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Applied Bionics and Biomechanics
Volume 2017 (2017), Article ID 5813154, 14 pages
https://doi.org/10.1155/2017/5813154
Research Article

Bilateral, Misalignment-Compensating, Full-DOF Hip Exoskeleton: Design and Kinematic Validation

1Department of Mechanical Engineering and Flanders Make, Vrije Universiteit Brussel (VUB), Pleinlaan 2, 1050 Brussels, Belgium
2Department of Physical Education and Physiotherapy Rehabilitation Research, Vrije Universiteit Brussel (VUB), Laarbeeklaan 103, 1090 Brussels, Belgium
3Rehabilitation Hospital Inkendaal, Inkendaalstraat 1, Vlezenbeek, 1602 Sint-Pieters-Leeuw, Belgium

Correspondence should be addressed to Karen Junius

Received 7 March 2017; Revised 29 May 2017; Accepted 15 June 2017; Published 16 July 2017

Academic Editor: Andrea Cereatti

Copyright © 2017 Karen Junius et al. This is an open access article distributed under the Creative Commons Attribution License, which permits unrestricted use, distribution, and reproduction in any medium, provided the original work is properly cited.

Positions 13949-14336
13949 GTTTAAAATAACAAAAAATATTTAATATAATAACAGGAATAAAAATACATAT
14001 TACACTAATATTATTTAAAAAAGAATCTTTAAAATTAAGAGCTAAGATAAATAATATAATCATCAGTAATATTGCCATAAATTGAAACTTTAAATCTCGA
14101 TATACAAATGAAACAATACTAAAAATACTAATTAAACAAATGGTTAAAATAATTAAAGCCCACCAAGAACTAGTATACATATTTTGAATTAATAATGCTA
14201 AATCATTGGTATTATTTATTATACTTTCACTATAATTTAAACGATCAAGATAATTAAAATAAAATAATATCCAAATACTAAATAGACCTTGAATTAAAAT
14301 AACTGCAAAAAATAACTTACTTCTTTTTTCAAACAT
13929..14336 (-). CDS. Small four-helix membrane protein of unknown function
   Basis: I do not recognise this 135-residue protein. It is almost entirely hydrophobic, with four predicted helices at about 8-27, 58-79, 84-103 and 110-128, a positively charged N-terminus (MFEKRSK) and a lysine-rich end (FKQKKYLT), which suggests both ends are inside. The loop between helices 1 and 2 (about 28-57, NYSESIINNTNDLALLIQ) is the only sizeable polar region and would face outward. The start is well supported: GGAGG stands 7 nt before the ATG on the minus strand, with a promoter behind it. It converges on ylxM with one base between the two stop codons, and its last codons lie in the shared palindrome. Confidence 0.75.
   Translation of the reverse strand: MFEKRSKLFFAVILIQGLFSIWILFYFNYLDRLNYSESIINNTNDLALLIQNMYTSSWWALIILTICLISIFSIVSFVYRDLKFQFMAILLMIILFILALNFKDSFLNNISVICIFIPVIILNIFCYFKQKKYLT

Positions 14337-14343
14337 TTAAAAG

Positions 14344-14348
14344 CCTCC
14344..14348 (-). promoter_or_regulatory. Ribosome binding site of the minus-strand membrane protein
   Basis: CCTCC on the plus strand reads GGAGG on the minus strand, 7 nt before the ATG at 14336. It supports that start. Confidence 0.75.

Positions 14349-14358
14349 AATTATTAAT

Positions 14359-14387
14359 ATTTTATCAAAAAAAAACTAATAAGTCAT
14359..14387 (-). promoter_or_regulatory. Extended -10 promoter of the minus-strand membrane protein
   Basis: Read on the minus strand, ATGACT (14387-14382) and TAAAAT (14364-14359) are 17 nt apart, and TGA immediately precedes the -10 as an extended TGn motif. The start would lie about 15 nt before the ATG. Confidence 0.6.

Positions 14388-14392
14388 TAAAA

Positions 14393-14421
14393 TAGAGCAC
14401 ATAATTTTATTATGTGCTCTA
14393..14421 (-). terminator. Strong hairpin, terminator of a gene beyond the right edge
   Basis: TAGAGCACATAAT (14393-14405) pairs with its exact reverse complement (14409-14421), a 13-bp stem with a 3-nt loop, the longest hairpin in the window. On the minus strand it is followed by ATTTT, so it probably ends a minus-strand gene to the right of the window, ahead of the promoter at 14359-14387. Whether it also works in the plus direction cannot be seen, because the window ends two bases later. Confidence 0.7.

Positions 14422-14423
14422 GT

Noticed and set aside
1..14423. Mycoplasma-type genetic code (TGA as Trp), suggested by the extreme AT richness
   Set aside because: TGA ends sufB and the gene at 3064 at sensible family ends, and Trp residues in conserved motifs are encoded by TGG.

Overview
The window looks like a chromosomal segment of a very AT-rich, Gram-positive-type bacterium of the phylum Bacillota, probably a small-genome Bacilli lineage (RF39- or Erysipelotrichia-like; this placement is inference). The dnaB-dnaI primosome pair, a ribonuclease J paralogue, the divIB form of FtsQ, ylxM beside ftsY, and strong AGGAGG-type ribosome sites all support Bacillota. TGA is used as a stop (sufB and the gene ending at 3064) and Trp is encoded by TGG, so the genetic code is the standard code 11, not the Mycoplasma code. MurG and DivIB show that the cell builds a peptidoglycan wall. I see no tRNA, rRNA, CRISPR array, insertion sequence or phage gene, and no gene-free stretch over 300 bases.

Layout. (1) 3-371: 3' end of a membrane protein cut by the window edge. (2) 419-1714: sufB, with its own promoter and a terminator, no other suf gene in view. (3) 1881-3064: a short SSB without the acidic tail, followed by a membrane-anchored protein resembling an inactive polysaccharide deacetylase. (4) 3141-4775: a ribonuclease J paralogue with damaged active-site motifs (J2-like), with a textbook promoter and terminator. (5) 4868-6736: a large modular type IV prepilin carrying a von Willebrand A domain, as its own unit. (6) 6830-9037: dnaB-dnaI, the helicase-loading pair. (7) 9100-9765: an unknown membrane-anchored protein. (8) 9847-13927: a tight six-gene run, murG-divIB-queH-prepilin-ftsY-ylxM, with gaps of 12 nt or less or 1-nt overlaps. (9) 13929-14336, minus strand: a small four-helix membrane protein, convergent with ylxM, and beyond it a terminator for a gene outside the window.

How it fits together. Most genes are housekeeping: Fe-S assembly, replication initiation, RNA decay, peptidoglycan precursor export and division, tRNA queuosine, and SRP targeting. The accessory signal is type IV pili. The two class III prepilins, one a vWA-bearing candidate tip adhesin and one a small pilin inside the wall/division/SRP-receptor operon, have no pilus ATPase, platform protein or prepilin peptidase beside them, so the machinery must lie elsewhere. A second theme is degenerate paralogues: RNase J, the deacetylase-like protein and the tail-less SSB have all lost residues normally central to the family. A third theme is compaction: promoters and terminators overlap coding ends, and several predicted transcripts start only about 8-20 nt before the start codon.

Abstract

A shared design goal for most robotic lower limb exoskeletons is to reduce the metabolic cost of locomotion for the user. Despite this, only a limited amount of devices was able to actually reduce user metabolic consumption. Preservation of the natural motion kinematics was defined as an important requirement for a device to be metabolically beneficial. This requires the inclusion of all human degrees of freedom (DOF) in a design, as well as perfect alignment of the rotation axes. As perfect alignment is impossible, compensation for misalignment effects should be provided. A misalignment compensation mechanism for a 3-DOF system is presented in this paper. It is validated by the implementation in a bilateral hip exoskeleton, resulting in a compact and lightweight device that can be donned fast and autonomously, with a minimum of required adaptations. Extensive testing of the prototype has shown that hip range of motion of the user is maintained while wearing the device and this for all three hip DOFs. This allowed the users to maintain their natural motion patterns when they are walking with the novel hip exoskeleton.